June 28, 2014

Horse 1705 - One Sunny Summer's Day In Sarajevo

Much has been written about the causes of World War one, and it must be noted that as a result of the First Balkan War, the Balkan League (Serbia, Montenegro, Bulgaria and Greece) drove out the Ottoman Empire; and the Second Balkan War which saw Bulgaria attack its former allies, probably laid down more root causes for yet another conflict in Eastern Europe than anything else.

The reason why Franz Ferdinand was in Sarajevo in the first place, was as part of a state tour which included opening a new museum and observing military maneuvers in his capacity as Inspector General of the Armed Forces of Austria-Hungary. Basically, the job was seen as being beneath that of the Archduke's wife, Sophie, the daughter of Emperor Franz Joseph, for her to officially represent the imperial family.
Perhaps justifiably, the people of Serbia, didn't particularly like the imposition of yet another foreign power exerting control over what they thought should their lands (or at least their slavic cousins' lands) and so when word got out that Archduke Franz Ferdinand was going on his tour which was kind of semi-deliberately designed to give the locals the angries, a Slavic nationalist by the name of Gavrilo Princip, was one of a group of about seven people called the Black Hand who intended to change Franz Ferdinand from being still alive to not still alive. All of them were armed beyond anything remotely reasonable; some had grenades and high-powered rifles. If Princip wasn't the one who was going to do Franz Ferdinand in, then at some point, one of the rest of them would have.
Princip would later state at his trial in which he would be sent to prison for 20 years (being seven days too young to be given the death penalty) that:
"I am a Yugoslav nationalist, aiming for the unification of all Yugoslavs, and I do not care what form of state, but it must be freed from Austria."
Gavrilo Princip would later die in prison from tuberculosis; most likely as a result of the conditions in prison.

From what I understand from here on, the chain of events was that war happened between Serbia and Austria-Hungary, Serbia called for the help of Russia, Austria-Hungary called for the help of Germany in preparation to stop Russia who were sort of allied with Serbia, Germany asked France if it would remain neutral if it declared war against Russia and France said "non", Germany declared war on Russia and the declared and alliance with the Ottomans and then after France stated that it would not remain neutral, declared war on France.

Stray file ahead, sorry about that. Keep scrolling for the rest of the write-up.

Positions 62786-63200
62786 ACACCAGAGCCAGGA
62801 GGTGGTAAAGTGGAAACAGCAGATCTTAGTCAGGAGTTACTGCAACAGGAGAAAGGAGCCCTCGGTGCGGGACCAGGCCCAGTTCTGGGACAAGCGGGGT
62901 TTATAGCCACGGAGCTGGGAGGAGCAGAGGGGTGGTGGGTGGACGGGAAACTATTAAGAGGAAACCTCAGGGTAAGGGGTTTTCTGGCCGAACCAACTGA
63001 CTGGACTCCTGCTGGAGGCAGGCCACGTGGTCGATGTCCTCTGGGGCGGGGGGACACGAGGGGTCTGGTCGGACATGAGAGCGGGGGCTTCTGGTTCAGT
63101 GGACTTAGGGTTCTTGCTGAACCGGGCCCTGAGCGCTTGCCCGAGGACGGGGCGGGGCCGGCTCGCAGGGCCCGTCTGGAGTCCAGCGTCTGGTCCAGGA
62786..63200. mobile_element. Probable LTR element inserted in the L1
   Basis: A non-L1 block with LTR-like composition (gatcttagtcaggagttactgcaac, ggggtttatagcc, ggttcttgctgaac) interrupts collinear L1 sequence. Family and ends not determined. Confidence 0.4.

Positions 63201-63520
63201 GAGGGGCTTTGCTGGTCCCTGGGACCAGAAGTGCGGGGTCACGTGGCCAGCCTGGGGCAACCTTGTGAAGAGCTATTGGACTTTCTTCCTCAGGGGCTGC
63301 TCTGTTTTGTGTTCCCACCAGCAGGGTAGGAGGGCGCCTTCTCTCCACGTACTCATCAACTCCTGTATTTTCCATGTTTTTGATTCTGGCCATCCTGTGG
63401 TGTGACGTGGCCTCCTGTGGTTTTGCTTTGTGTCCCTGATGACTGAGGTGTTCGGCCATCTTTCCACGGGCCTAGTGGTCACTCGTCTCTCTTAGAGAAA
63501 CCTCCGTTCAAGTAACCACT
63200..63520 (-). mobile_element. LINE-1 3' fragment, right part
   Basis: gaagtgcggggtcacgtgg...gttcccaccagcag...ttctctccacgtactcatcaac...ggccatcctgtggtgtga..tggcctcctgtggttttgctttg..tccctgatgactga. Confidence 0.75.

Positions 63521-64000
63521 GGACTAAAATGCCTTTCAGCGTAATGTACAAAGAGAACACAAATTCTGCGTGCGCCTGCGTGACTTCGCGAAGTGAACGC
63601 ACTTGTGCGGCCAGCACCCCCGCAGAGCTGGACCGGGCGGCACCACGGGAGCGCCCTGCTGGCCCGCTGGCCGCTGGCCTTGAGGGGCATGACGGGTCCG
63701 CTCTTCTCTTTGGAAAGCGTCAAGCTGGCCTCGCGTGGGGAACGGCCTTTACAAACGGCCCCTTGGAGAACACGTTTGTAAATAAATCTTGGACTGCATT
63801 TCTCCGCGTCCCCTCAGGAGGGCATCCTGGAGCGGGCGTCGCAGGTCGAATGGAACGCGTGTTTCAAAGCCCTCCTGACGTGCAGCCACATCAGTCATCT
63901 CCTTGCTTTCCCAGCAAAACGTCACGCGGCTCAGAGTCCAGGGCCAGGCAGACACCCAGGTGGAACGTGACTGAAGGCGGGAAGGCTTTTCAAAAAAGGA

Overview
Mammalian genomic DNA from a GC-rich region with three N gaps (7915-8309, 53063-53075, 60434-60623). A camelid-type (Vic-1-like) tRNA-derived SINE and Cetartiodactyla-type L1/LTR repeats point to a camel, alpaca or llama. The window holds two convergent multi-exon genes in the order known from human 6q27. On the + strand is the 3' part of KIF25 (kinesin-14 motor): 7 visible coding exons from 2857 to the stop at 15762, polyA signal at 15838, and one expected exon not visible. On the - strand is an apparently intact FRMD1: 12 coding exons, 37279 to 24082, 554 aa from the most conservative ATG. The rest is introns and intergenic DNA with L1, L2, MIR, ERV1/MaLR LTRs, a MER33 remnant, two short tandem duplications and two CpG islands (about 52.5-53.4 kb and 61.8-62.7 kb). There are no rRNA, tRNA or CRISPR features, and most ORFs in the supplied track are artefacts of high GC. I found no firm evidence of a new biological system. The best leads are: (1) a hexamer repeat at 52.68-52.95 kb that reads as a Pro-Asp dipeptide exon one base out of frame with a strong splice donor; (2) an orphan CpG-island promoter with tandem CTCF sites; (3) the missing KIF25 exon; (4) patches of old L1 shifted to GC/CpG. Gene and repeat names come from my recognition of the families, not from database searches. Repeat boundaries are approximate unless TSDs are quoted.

Get it? Got it? Good.

Germany tried to exact a plan called the Schlieffen Plan which involved marching through the Low Countries of Belgium, the Netherlands and Luxembourg before marching into Paris but the English didn't stand for that and came to the ally of France and the Low Countries and the whole affair basically came to a grinding halt, that spat out millions of dead bodies, killed a great deal of the working classes of most of Europe and would sow the seeds for World War 2.
During all of this, chemists on both sides invented ever more evil ways of killing people, the influenza virus, poor sanitation and poor medical facilities to deal with the wounded ended up killing more people than machine guns ever could and a lot of moustachioed generals got a heap of shiny medals to pin on themselves.

If all of this sounds like an over-simplification of a conflict which raged on for four years, then it probably is; but be mindful of the fact that virtually none of it really makes any sense at all.

I personally think that choosing to fight for one's country is among the most noble of professions and it incenses me when commanders and particularly politicians invoke nationalism, patriotism and religion in the name of sending other people's noble children to fight in foreign lands. I wish that I could find the quote, but I read somewhere that mens' lives are the coin of the realm of the battlefield and that that is how you buy territory and tactical advantage.
Well I'm sorry but I'm pretty sure that the parents of even the most heroic sons, would still prefer to have their little Billy returned safely home to them, than a small teak box and a Victoria Cross with the words Sgt. William Jones in place of him, if he lies dead somewhere in a field which in five years time will become the home of sheep and cows.
One of the biggest lessons of the First World War that should be really really obvious and writ large in crimson letters of the blood of almost 40 million people is that if only people had thought just a little bit harder and longer and not engaged in so-called "military diplomacy" then none of it need ever have happened.

If Franky Ferdy had got out of bed one day in June of 1914 and thought "You know what, I don't really need to annoy all these people. I think I might go home to Vienna for some tea, biscuits and Sachertorte", then June 28, 1914 might just have been another sunny summer's day in Sarajevo.

June 27, 2014

Horse 1704 - Burying Boring Things